Whoever is producing the attack ads for John Huntsman is as good as any I’ve seen– witness the ad above going after Ron Paul over the newsletter issues.
Meanwhile, this whole mess has brought up very obscure doctrinal disputes among libertarians, which remind me of similar doctrinal disputes between obscure or even non-obscure far-left groups going back to the thirties, including the conviction that those old arguments somehow still matter. In any event, if you are trying to puzzle out exactly what those Ron Paul newsletters were about (or even who the principals are– why does Lew Rockwell sound vaguely familiar? And who is Murray Rothbard, anyway? Is that the guy pointed out as having bought the White Sox in that scene in the Great Gatsby?*), or if you were vaguely aware of some sort of blood feud among libertarians and never really knew what brought it on, this may be your moment to parse it out.
First, there’s this post on the Reason blog, riffing on Ron Paul’s remark that Rockwell (who probably wrote those newsletters, mostly) and Rothbard (Rockwell’s mentor) “enjoyed antagonizing people…” Then, from that post, there’s a link to an old review of a collection of Rothbard’s unpublished writing that goes further, explaining the border between Rothbard and Frederick Hayek (and where we learn, boy, did William Buckley hate Rothbard), and finally, from this blog post we learn that one change causing Paul and his friends to cease openly flirting with the survivalist militia folk was that “Oklahoma City put an end to many people’s brief fascination with the “militia” movement…”
Here’s how long-term Rothbard’s commitment to flirtation with the far reaches of Southern segregationists went: In 1948, while he was a graduate student at Columbia (and having never lived in the South) he came out for Strom Thurmond’s States Rights candidacy for President.
And just to prove my point about the comparison to old left disputes, that last blog post provides a link to an early 80s article by Rothbard that (in part) explains a libertarian schism at the Cato Institute:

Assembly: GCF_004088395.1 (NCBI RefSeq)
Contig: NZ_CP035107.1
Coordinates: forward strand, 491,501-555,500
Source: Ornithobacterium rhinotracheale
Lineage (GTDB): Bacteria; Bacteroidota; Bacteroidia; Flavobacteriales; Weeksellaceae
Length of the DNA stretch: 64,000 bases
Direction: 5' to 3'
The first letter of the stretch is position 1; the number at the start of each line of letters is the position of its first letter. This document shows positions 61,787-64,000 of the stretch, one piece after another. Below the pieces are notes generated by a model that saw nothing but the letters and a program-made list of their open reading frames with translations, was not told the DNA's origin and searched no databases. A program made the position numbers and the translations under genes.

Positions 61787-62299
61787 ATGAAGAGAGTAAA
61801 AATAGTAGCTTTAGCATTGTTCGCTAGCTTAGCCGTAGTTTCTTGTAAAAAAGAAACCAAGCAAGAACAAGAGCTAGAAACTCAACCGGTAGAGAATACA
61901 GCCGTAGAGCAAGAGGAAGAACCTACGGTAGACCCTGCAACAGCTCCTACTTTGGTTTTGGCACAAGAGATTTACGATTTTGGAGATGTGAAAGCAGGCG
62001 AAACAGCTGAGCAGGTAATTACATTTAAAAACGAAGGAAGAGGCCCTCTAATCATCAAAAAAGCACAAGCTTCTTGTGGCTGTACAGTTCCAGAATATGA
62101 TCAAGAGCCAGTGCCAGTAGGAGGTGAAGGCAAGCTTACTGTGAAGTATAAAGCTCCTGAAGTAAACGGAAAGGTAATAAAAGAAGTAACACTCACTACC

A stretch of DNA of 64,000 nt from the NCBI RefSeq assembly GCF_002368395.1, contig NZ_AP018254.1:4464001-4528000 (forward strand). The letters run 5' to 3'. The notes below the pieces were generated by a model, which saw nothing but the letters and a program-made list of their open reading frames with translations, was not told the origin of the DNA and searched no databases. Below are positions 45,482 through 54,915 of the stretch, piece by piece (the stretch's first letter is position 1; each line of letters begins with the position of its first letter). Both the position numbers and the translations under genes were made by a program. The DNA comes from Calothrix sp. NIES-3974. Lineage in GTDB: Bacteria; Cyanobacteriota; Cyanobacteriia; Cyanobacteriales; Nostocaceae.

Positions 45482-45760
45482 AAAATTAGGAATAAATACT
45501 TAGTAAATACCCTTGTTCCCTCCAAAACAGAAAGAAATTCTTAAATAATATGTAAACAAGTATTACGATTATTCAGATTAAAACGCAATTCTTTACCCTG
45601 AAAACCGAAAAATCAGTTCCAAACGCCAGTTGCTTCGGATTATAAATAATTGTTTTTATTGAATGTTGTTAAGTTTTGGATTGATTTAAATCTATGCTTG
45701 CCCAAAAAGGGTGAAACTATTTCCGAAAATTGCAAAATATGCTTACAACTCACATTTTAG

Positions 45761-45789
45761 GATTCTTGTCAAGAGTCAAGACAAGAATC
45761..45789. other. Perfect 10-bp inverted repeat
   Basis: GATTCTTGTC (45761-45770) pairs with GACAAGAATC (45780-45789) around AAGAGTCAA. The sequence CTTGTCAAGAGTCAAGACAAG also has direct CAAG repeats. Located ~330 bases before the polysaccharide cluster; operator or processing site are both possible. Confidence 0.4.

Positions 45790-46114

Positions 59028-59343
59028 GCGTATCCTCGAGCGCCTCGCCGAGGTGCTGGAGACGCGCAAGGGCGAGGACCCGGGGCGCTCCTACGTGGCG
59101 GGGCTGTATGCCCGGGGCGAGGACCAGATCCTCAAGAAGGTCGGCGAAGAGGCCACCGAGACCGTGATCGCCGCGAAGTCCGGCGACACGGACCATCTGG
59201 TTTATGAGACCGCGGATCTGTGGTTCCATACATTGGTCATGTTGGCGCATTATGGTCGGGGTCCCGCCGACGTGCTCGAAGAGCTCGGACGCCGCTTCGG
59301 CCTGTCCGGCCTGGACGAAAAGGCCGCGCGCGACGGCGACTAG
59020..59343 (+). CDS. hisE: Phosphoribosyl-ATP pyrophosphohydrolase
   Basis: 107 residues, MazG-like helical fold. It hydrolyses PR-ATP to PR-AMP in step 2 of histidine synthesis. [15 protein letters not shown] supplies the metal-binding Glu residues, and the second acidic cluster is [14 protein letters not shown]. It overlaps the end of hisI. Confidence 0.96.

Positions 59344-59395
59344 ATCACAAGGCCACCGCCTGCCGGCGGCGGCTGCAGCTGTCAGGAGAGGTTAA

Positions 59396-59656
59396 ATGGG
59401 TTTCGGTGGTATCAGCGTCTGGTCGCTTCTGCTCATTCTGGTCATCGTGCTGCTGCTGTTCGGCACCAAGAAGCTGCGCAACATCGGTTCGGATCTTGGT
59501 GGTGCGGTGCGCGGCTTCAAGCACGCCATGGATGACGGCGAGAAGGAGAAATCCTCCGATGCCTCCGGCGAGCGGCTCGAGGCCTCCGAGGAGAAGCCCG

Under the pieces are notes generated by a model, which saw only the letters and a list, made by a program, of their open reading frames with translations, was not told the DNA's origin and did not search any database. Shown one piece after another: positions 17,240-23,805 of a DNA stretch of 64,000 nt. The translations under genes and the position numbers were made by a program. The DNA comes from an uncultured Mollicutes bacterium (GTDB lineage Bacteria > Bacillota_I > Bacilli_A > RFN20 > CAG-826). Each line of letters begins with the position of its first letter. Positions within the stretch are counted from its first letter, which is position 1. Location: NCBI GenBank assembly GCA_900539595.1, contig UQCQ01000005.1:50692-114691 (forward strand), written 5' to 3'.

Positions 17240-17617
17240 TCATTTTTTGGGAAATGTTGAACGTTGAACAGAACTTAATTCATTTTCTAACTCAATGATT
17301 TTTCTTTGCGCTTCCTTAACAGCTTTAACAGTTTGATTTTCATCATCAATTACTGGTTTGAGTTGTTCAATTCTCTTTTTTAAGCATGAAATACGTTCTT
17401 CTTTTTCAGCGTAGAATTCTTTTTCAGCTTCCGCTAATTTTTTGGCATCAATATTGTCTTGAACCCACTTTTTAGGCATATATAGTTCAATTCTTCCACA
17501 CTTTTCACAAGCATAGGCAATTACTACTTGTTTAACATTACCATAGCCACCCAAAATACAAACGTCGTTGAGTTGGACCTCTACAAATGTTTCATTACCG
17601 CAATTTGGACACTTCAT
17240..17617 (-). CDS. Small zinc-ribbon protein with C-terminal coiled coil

In the first place, bureaucratic opportunists and unprincipled technicians and would-be technicians find it difficult to engage in any sort of reasoned argument. Argument means principles, and principles is precisely what opportunists are always weak on. Stalin could never out-argue Trotsky or Bukharin; he just had the bureaucracy with him, which, unfortunately, turned out to be enough.
Rothbard, of course, casts himself as Trotsky or Bukharin and Ed Clark, who ousted him, as Stalin. Personally, if I were doing a purge, Rothbard reads like a good candidate for it.
As an additional aside, reading between the lines, I think I see the outlines of the fight among libertarians alluded to but unexplained in the book Keynes Hayek, described near the end of my 2011 reading list.
Further thought: There’s an unintentionally hilarious subtext to that early 80s article, which concerns Rothbard, who styled himself both a libertarian and an “anarcho-capitalist,” showing up at a board meeting of the Cato Institute to assert that the board had acted illegally in attempting to cancel his stock shares and throw him off the board. He showed up at a board meeting with a lawyer, asserting that they were stealing his property rights. From whence did this hater-of-government think those property rights originated? And by what mechanism did he plan to enforce them should all else fail? Is this when he’d reach for his gun?
*No. That’s Arnold Rothstein, although Fitzgerald renames him Meyer Wolfsheim.